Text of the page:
We were two years into the adoption process when the massive earthquake rocked Haiti. The U.S. government quickly granted Haitian orphans humanitarian parole. We were overjoyed to learn that we could now fly to Orlando to pick up Frankie.
I often wonder what Frankie's birth mother would think of the journey her son has been on. The earthquake focused the world's attention on the poverty, death and destruction, but it also brought to light the many missionaries and organizations that had been heroes long before the earthquake. Frankie's arrival under such tragic circumstances is a testimony to the reality of redemption — that beauty can be made out of what's broken.
Grief and Joy
You can't escape the bitter sweetness of adoption.
When we adopted our third daughter, Ava, her birth mom wanted us involved in the baby's life from the beginning. So when Ava was born, I stayed in the hospital for two days, caring for Ava and visiting with her birth mother, Kelly. It was a precious experience. But there was also this constant, underlying reality that our time at the hospital would soon end and Kelly would say goodbye to her baby. So in the middle of the bottles and diapers and the sweetness of a new baby, there was grief.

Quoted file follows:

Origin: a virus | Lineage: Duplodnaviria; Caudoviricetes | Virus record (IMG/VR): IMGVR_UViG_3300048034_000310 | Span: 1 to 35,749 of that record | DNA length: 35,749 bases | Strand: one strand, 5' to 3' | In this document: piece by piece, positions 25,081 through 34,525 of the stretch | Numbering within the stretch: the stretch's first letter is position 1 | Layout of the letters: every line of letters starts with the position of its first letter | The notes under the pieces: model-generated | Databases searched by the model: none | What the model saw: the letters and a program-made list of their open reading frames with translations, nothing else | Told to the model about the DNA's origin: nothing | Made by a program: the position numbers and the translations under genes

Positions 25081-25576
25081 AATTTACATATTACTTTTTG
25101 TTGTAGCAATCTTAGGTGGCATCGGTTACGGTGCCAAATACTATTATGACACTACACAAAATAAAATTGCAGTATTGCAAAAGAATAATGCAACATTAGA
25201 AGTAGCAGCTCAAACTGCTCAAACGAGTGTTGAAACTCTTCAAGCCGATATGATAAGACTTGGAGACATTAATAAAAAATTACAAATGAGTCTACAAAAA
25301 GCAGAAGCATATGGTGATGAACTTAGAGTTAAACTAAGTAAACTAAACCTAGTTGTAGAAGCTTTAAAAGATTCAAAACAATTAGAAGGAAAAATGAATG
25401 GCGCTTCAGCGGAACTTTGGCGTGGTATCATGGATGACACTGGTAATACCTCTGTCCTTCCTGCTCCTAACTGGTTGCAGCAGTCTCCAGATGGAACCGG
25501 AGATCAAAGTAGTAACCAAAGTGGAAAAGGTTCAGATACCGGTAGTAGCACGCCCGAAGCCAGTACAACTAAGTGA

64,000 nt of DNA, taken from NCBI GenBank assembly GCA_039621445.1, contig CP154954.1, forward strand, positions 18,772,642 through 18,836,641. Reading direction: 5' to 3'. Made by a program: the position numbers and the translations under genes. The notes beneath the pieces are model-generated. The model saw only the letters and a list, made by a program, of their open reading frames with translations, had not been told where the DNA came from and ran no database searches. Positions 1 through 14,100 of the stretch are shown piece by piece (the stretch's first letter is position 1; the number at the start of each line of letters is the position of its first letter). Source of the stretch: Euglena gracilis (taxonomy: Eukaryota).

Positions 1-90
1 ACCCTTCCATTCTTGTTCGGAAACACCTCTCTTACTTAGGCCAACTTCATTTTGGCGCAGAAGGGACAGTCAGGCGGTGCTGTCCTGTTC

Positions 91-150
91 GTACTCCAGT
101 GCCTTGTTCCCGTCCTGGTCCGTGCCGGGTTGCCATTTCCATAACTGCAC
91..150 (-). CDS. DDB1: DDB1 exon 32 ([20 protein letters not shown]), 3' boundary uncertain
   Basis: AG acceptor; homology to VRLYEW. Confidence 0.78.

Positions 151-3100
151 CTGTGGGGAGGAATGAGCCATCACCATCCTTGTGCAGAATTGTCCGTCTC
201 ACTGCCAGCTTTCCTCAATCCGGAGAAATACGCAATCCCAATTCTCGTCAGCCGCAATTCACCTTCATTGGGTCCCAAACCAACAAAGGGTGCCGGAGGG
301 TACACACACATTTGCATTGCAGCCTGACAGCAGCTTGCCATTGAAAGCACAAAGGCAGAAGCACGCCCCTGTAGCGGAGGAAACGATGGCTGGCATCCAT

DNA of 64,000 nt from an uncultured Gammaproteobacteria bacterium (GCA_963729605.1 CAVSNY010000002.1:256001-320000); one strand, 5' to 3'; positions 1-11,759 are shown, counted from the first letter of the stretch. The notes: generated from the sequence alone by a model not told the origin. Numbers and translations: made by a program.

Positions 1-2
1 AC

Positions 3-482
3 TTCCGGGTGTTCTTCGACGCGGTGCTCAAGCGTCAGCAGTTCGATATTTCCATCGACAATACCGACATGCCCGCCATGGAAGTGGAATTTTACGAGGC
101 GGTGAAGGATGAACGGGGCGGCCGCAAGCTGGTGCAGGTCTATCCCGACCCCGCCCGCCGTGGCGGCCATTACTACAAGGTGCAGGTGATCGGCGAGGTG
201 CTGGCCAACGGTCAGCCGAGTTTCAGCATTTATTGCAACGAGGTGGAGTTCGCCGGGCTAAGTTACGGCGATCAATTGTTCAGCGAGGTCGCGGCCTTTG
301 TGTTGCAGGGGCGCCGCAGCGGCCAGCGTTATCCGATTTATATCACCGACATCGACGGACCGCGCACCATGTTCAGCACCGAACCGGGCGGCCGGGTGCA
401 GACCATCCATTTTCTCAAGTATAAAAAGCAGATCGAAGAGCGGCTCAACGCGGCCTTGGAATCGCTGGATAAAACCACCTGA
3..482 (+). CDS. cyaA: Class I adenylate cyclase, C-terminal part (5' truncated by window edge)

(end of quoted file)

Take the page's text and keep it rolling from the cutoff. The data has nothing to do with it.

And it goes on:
At times, this gut-wrenching sadness hit us like a Mack truck. I would ask Kelly if she wanted me to step out so she could spend some time with Ava. "No," she would say. "I like it when you're here." So I would put my arm around her and watch her cry and wonder if it caused more pain than good.
Right before we left the hospital, Kelly held Ava close, soaking her tiny face with tears. She handed her to me and hugged me at the same time, saying, "Thank you. Thank you."